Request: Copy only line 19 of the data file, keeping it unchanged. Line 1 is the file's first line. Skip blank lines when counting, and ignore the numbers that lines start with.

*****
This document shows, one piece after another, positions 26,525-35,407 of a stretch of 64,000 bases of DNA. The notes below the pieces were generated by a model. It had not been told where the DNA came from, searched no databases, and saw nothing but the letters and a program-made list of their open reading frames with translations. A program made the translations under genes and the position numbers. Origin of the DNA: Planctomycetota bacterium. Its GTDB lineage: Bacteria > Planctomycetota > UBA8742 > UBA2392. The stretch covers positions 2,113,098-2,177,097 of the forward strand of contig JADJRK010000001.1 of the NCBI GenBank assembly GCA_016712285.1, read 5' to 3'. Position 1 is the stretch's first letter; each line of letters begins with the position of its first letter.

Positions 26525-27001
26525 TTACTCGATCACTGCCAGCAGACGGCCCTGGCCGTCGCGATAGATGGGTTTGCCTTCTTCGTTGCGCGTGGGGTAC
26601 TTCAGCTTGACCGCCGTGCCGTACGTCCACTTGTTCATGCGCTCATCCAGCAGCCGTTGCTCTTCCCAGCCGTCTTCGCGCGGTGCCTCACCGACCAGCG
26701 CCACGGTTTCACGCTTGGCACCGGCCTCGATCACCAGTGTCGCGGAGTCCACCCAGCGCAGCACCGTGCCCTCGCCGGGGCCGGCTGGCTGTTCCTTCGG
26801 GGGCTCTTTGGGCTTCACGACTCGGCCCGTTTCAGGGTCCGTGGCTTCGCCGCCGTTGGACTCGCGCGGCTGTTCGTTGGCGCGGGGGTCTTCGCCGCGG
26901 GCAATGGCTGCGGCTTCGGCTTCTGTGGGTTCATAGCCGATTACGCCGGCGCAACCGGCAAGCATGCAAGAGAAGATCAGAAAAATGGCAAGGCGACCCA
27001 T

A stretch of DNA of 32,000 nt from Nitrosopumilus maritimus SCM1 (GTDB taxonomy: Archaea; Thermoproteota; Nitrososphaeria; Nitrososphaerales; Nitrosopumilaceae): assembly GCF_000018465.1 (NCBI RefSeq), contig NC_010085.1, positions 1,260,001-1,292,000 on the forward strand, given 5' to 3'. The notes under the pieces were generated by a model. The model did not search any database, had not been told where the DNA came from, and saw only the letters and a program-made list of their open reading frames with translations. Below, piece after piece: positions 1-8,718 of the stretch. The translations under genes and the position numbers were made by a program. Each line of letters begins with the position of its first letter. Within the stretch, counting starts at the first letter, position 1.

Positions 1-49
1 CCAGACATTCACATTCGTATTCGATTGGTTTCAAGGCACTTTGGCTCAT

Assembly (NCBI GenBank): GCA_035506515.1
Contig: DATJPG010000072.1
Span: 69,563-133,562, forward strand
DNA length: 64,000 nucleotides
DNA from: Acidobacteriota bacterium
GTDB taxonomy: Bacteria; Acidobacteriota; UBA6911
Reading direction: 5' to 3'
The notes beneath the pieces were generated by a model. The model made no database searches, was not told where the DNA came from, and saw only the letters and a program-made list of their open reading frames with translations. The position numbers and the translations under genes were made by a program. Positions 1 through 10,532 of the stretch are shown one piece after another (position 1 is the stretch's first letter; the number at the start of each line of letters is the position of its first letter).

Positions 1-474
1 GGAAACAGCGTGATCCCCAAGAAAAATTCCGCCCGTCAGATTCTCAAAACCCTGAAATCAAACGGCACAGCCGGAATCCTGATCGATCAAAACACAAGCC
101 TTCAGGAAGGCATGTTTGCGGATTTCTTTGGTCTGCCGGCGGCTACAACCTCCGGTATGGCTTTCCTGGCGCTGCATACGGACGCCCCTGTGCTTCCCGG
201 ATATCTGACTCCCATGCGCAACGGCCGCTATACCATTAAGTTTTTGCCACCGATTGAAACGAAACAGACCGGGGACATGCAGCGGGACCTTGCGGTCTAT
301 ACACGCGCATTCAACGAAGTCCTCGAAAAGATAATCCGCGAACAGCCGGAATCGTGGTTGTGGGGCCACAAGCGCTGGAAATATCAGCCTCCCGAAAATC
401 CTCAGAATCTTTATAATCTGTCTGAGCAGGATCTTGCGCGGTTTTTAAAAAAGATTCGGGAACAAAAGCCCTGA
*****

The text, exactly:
The notes beneath the pieces were generated by a model. The model made no database searches, was not told where the DNA came from, and saw only the letters and a program-made list of their open reading frames with translations. The position numbers and the translations under genes were made by a program. Positions 1 through 10,532 of the stretch are shown one piece after another (position 1 is the stretch's first letter; the number at the start of each line of letters is the position of its first letter).